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Apply MAC access list on Cisco 806

I want to be able to apply a MAC address access list on an 806 router.  I'm using ethernet on the inside and a static IP delivered by ethernet from a frac T1 for the internet interface.  The best possible scenario would be to apply it to the E0 (internal) interface so only known clients could get an IP address (using the dhcp server function of the router).  Alternatively, it could be applied to E1 (external) interface so only known clients could get out.  I created an access list like the following:

access-list 701 permit H.H.H FFFF.FFFF.FFFF
access-list 701 deny 0000.0000.0000 FFFF.FFFF.FFFF

I tried to apply it to the E0 interface with the command:

access-expresssion in smac (701)

Nothing seemed to happen.  I also tried the same command with out instead...nothing.  Is there another way to enable this access list on the inside?  Can it be enabled on the internet interface?  Can it be applied at all?

Thanks in advance.  
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1 Solution
apply it to the interface with this command:

ip access-group 701 in

To see if it is being effective:
router#show ip access-list 701

look for the (hits) counters

fletcherandrewAuthor Commented:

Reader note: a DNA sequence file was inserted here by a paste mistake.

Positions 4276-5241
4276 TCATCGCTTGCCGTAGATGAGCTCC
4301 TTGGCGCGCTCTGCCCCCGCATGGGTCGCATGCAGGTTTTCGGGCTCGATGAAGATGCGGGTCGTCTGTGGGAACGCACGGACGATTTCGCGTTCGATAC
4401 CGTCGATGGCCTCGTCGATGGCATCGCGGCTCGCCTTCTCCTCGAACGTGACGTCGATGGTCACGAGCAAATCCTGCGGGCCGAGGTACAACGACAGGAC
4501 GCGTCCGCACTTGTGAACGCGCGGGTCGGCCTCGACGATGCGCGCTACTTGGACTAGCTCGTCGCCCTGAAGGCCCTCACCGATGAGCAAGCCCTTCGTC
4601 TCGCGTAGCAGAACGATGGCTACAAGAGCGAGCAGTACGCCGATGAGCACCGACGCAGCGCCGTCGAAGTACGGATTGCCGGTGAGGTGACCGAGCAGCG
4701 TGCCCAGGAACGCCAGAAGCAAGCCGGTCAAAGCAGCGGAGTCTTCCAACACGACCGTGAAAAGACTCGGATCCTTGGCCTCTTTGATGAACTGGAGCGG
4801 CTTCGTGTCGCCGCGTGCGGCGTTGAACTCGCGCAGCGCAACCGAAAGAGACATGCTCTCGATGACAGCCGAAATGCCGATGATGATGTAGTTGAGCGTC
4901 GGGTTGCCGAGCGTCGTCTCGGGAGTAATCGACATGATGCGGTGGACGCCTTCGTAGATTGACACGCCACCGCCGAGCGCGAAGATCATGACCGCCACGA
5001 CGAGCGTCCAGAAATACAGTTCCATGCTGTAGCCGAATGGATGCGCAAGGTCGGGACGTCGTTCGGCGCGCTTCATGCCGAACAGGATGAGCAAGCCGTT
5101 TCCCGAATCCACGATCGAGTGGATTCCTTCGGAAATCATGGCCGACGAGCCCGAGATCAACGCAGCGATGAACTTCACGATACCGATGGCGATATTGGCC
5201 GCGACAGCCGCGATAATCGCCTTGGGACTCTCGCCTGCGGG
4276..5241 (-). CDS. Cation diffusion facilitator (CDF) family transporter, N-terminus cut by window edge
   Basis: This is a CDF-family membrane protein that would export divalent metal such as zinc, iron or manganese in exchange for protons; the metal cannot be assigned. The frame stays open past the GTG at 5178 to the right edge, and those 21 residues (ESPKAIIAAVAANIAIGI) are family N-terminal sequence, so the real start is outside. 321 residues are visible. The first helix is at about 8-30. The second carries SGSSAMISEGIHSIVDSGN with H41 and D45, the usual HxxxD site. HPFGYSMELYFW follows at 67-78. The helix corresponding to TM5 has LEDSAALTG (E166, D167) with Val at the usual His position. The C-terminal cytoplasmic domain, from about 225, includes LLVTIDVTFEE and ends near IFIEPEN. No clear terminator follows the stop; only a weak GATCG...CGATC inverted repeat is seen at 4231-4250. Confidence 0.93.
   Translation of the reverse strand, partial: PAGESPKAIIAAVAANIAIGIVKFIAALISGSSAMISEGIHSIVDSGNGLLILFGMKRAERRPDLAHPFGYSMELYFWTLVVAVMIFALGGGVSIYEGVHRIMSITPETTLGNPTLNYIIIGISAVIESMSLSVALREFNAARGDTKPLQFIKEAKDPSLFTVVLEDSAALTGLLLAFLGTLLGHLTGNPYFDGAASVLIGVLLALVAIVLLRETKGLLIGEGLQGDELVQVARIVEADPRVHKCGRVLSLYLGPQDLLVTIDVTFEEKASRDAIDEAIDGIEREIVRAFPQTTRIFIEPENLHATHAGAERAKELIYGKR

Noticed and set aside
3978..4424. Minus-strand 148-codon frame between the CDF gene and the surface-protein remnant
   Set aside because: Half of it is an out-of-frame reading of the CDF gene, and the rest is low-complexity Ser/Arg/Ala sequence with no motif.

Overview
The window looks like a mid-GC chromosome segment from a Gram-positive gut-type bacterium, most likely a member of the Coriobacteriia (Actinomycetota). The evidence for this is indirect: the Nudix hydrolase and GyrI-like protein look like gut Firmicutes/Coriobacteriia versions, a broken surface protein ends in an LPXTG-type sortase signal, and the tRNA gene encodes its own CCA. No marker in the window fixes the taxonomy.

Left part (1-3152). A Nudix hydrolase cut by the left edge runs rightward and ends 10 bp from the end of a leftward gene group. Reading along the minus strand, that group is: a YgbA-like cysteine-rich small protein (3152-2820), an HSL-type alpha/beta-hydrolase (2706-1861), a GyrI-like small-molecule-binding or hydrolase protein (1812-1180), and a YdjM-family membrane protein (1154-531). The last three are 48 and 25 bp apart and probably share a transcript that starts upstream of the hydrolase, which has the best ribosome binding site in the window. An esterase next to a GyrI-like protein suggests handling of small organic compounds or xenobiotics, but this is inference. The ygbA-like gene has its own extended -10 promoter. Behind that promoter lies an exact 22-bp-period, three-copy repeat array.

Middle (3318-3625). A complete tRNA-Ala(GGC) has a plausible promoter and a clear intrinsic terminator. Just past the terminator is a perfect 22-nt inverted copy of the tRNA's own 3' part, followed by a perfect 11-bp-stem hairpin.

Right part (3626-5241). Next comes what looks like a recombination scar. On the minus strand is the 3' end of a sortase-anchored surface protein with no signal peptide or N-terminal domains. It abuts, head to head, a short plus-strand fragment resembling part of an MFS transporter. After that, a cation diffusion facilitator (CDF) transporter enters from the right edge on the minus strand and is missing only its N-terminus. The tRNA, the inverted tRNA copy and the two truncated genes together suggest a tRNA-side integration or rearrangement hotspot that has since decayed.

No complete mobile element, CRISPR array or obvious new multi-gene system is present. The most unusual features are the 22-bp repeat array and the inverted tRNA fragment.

I tried that, but since it's not an IP access list I don't have the option to apply it with the ip access-group command.  Any other ideas?  As an alternative, is there a way to create a reservation for a certain mac address in the dhcp server on the router?

Doh! Of course...
The dhcp server in the router does not have the facility to reserve leases based on mac addresses..

I have to say that as many networks as I have worked on (I consult for a living), I have never had anyone try to manage access through Mac-address filters. Although I can see the utility of it, and most wireless access-points have the capability to do mac address filtering, I don't know exactly how to do it on a router.

If you're big enough to need to worry about "rougue" users hopping onto your network and getting out to the internet..... well, if someone does get on the inside of your network, letting them out to the Internet is the least of your worries.

If you have a Cisco switch, you can setup several things to do port-level access control, but a router is designed to route IP packets, not block by Mac address.

I'll keep digging, but I don't hold out much hope...

fletcherandrewAuthor Commented:
The only reason I'm trying is I have a guy in one of those corporate office suite type of environments.  The IT folks there can't seem to get him going with our VPN client (it's hard when they don't know a thing about their infrastructure or networking) so I suggested a static IP and an 806.  The security services team at my workplace was worried about someone plugging into the router, getting an IP address, and connecting to our internal network.  I suggested the switch idea as well, but cost seems to be a pretty large issue.  

I looked on Cisco.com for more info about source-bridge routing but couldn't find much.  Is source-bridge routing just for FDDI?  That seems to be the only way to even have the option to apply the 701 access list (the access-expression command).  

I really appreciate your help.

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